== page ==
It's a deeply evocative tale, filled with titillating love scenes and intense emotions. Mildred is a hard heroine to like. She's tough to the bone, self-reliant and cool-headed. But she's a mess when it comes to her relationships. She's drawn toward men who are layabouts with little respect for her, and compelled to constantly attempt to win the love of Veda, who is incapable of loving anyone but herself. Mildred proves that she wants love and acceptance even more than financial security, no matter how hard-fought that particular battle, and ends up becoming dependent upon someone else because of it. But by the same token, Mildred does finally get the love and acceptance she so craved...even if it didn't come from the person she'd hoped would give it to her.
It's a great story on paper, but the film version of Mildred Pierce took several stunningly bizarre turns before it was finally turned out as a masterpiece.
The book was adapted for the big screen in 1945, with the gorgeous Joan Crawford in the title role. At this time, the infamous movie code was very much alive and well. Because of the code, most of the events occurring at the end of the book couldn't even be filmed. No way could filmmakers show the incestuous love affair between Veda and Monty, nor could they film Joan Crawford physically striking her onscreen daughter.
And because these things couldn't be a part of the film, the film had to have a completely different ending. Mildred Pierce instead became a strange film noir, a murder mystery in which Monte died by Veda's hand. In this version of the story, he had rejected her increasing sexual advances. In a fit of rage, Veda lashes out and kills him. Mildred is compelled to take the fall for her much-beloved daughter, but at the end eventually turns her over to the authorities.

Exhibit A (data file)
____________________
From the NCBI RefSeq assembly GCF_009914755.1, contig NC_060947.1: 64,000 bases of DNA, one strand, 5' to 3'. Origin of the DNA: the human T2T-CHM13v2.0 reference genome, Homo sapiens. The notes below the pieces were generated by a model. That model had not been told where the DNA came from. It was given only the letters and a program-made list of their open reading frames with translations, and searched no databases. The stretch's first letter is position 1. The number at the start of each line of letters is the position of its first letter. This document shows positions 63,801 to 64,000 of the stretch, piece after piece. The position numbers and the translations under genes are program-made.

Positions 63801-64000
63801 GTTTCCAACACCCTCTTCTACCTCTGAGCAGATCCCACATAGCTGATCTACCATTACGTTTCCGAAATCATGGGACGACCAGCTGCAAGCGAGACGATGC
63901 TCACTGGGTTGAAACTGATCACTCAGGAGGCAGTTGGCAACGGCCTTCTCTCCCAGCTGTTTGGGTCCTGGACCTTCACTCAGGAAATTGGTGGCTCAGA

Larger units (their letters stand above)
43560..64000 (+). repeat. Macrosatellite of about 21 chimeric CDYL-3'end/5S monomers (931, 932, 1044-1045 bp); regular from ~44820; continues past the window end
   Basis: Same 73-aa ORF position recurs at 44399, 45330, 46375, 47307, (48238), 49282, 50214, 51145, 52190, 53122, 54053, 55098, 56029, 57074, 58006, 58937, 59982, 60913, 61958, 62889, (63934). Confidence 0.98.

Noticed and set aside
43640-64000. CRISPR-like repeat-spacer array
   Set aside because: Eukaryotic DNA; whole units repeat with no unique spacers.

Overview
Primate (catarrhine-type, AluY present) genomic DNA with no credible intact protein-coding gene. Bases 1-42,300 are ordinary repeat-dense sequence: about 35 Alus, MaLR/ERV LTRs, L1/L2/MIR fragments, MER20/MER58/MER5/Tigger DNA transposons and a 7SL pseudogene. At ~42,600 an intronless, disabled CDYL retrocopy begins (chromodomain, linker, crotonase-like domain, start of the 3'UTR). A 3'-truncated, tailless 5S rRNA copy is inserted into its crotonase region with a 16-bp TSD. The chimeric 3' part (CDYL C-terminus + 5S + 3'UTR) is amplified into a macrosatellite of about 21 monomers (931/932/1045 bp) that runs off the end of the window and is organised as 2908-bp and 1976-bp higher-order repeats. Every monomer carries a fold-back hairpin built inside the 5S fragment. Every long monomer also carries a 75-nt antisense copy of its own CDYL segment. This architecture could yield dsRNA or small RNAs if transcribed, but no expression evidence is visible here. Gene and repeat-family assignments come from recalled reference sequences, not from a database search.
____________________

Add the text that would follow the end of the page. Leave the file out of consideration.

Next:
It won Joan Crawford an Oscar, but it didn't win the hearts of too many book fans. This adaptation plays out like a wholly different story. Veda is much less monstrous and Mildred is much less weak. Some characters are dropped completely, and the timeline is compressed. It strikes a completely different tone and takes viewers to a far different place than the book.
That's why it was remade by HBO in 2011. This time around, Mildred Pierce became a dazzling, high-budget miniseries encompassing hours and hours of viewing pleasure. With Kate Winslet in the title role and Evan Rachel Wood (eventually) playing Veda, this adaptation becomes a slick and beautiful retelling of the original.
It's an incredibly faithful adaptation, which is why it's so very long. The book is a thick piece, and the miniseries certainly does it justice. Much of the dialogue is taken directly from the book, and the bulk of scenes on the page are recreated in whole onscreen. It's a very good (if quite long) adaptation, and one you shouldn't miss. Watch Joan Crawford and Kate Winslet both take a turn as Mildred Pierce, and see which version of the novel you like better.